Router speed controllers - Router Forums
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post #1 of 20 (permalink) Old 11-23-2018, 10:57 AM Thread Starter
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Default Router speed controllers

Has anyone used a speed controller and if so, is it helpful? Thanks for any wisdom as I am not very experienced with routing.
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post #2 of 20 (permalink) Old 11-23-2018, 12:53 PM
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I don't have one but lots of members have. You can't use them is you already have one built in. If you get one make sure the amp rating is equal to or greater than what you intend to plug into it.

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post #3 of 20 (permalink) Old 11-23-2018, 02:37 PM
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Don't have one, never tried one, for what I do and how I do it, never felt any need for one. If you can, I'd try one before buying, no sense in spending money without trying one first, and you may not like it.
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post #4 of 20 (permalink) Old 11-23-2018, 03:12 PM
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I made one using one of those cheap modules off Ebay to use with my 500 watt AEG drill in a drill stand, It works a treat, prior to this if I wanted to drill any hole bigger than 1/8" in metal the drill bit would dance all over the place. I can slow the drill down to around 20% with it, but bear in mind that they do reduce the amount of power as well, so your router will slow down but also have less torque as well. The ones from Harbor Freight etc would use the same or similar circuitry.

I got this one and put it in a case (only do this if you are competent with working with mains voltages, you could electrocute yourself), it says it's rated to 2000w but I wouldn't use it for anything over half that, those pesky Chinese do fudge the figures a lot.



And as stated in other posts you can't use them with routers that have soft start, speed control or with induction motors.
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post #5 of 20 (permalink) Old 11-24-2018, 09:35 AM
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I used one on my Hitachi MV12 router that the speed control had burned out. They work fine but you do notice a loss of torque at some speeds. I got mine at Harbor Freight for a lot less than the ones advertised in the catalogs.
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post #6 of 20 (permalink) Old 11-24-2018, 10:22 AM
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I use one on both my router tables, wouldn't be without them.
The one is on a Bosch 1617 motor, and the other is on a PC 7518. I set the motor on high setting and plug it into the speed control. The reason I use them is they are easier to access in the router lifts than the speed controls on the motors themselves.
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post #7 of 20 (permalink) Old 11-24-2018, 02:26 PM
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As a second-round newbie (I've been substantially away from routers for several decades) I have a question about speed controls. It seems basic, but ...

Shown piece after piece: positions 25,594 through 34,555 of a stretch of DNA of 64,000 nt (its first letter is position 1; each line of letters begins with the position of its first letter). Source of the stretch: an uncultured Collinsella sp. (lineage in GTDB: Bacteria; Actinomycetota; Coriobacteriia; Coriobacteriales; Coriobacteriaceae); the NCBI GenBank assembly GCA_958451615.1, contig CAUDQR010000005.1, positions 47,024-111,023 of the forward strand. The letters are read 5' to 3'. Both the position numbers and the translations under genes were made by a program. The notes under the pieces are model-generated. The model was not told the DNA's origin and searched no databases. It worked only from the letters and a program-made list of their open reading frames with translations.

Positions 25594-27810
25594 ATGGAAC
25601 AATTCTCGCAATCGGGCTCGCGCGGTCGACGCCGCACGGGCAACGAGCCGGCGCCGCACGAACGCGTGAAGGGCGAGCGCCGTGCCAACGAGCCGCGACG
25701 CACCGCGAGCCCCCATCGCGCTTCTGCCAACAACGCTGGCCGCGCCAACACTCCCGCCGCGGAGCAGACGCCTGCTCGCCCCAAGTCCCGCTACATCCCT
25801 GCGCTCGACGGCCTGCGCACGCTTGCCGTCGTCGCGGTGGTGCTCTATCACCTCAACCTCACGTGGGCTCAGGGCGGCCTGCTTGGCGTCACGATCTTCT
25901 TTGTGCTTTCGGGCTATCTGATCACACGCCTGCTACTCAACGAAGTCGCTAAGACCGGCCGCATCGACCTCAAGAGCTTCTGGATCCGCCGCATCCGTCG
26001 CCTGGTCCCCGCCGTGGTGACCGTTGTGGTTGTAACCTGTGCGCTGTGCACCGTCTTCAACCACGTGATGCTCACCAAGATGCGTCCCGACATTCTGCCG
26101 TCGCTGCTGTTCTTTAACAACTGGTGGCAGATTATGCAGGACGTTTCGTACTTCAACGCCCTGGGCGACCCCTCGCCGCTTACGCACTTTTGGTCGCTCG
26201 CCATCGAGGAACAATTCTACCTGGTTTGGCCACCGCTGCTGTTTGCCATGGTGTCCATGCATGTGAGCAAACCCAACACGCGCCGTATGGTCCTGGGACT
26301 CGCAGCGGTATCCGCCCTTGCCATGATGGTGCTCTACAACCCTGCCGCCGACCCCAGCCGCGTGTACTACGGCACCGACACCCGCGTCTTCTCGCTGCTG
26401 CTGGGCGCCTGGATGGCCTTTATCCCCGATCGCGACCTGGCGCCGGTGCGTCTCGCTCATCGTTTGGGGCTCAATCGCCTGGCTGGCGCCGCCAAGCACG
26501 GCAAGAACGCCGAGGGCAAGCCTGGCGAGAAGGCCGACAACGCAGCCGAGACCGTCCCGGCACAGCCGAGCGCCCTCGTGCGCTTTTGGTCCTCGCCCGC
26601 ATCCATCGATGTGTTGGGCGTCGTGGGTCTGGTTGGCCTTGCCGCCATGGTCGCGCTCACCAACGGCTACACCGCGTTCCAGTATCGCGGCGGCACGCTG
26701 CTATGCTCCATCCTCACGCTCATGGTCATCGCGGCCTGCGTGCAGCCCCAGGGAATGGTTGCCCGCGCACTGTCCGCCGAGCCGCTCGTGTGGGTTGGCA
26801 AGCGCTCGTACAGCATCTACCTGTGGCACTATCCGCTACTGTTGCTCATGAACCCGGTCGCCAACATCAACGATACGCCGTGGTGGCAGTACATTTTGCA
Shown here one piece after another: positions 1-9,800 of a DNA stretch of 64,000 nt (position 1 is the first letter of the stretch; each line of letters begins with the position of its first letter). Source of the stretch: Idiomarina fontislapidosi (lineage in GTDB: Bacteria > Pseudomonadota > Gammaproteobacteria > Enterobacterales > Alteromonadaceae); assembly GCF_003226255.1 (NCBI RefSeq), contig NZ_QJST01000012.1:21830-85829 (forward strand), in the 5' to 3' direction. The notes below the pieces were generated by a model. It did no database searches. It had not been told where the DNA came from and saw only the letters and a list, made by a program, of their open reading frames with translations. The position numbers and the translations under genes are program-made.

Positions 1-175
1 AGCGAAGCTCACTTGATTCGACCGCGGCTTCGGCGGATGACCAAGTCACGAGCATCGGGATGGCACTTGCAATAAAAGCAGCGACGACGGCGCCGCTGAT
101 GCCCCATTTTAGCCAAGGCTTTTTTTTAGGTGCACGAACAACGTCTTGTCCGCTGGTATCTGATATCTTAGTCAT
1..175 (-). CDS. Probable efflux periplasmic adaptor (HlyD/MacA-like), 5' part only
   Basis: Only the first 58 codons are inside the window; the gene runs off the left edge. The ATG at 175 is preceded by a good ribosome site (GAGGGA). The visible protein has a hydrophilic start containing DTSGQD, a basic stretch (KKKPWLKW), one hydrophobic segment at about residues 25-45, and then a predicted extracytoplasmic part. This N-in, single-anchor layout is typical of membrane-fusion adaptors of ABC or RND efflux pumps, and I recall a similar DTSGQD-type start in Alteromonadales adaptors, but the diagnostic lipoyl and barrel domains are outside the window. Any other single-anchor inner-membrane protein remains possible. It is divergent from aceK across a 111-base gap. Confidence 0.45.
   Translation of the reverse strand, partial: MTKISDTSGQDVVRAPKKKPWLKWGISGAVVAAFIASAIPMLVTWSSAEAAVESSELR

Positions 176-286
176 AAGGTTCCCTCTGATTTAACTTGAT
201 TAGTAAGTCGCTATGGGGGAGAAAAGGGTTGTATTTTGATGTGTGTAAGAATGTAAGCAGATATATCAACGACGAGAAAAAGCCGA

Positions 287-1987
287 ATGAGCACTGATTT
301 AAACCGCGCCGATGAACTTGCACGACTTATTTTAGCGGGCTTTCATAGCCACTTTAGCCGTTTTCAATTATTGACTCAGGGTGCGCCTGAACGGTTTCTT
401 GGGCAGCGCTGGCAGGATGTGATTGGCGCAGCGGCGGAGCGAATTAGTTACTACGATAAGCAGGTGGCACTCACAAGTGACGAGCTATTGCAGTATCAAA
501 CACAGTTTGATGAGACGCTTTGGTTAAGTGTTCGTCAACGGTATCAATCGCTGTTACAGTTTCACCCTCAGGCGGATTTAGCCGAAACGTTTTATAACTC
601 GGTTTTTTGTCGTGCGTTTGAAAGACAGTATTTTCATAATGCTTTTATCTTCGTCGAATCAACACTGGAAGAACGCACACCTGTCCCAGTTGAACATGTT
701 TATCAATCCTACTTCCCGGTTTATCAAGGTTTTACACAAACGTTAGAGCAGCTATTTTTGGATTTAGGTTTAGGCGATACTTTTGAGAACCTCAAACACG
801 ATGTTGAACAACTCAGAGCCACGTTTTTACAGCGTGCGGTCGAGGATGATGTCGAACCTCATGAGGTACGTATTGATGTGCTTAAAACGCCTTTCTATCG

I know that a fair number of router bits specify a maximum speed. So the question is, with an add-on router speed control,
*
*
*
How does one know what the current speed is?


I know there are several ways I could measure it in static, no-load conditions. (Build a simple optical or Hall-effect tachometer.) But what about real world in-use conditions?


Sent using Tapatalk while wondering what route to take
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post #8 of 20 (permalink) Old 11-24-2018, 02:34 PM
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Quote:
Originally Posted by graeme.c.payne View Post
As a second-round newbie (I've been substantially away from routers for several decades) I have a question about speed controls. It seems basic, but ...

I know that a fair number of router bits specify a maximum speed. So the question is, with an add-on router speed control,
*
*
*
How does one know what the current speed is?


I know there are several ways I could measure it in static, no-load conditions. (Build a simple optical or Hall-effect tachometer.) But what about real world in-use conditions?


Sent using Tapatalk while wondering what route to take
I go by the sound of the bit. I turn on the router with no load on the bit and dial it up til it sounds nice and smooth,no vibration, not screaming. The small diam. bits, will take the full speed, the larger bits will take a slower speed.
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post #9 of 20 (permalink) Old 11-26-2018, 08:08 AM
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As Herb said listen to the sound of the bit. About the only time I find it necessary to adjust the speed is when I'm using a very large paneling bit. If it sounds like a propeller then it's going too fast. Don't put too much stock into what is given as speed for different size bits. With very little practice it will become second nature.
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post #10 of 20 (permalink) Old 11-26-2018, 10:49 AM
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I've had a 1/2" makita router in my table for 4 years now. No speed control. never needed one so far. I've used bits up to 1 1/2" across with no problems.
I suspect 2" wide or more would definitely need speed control.
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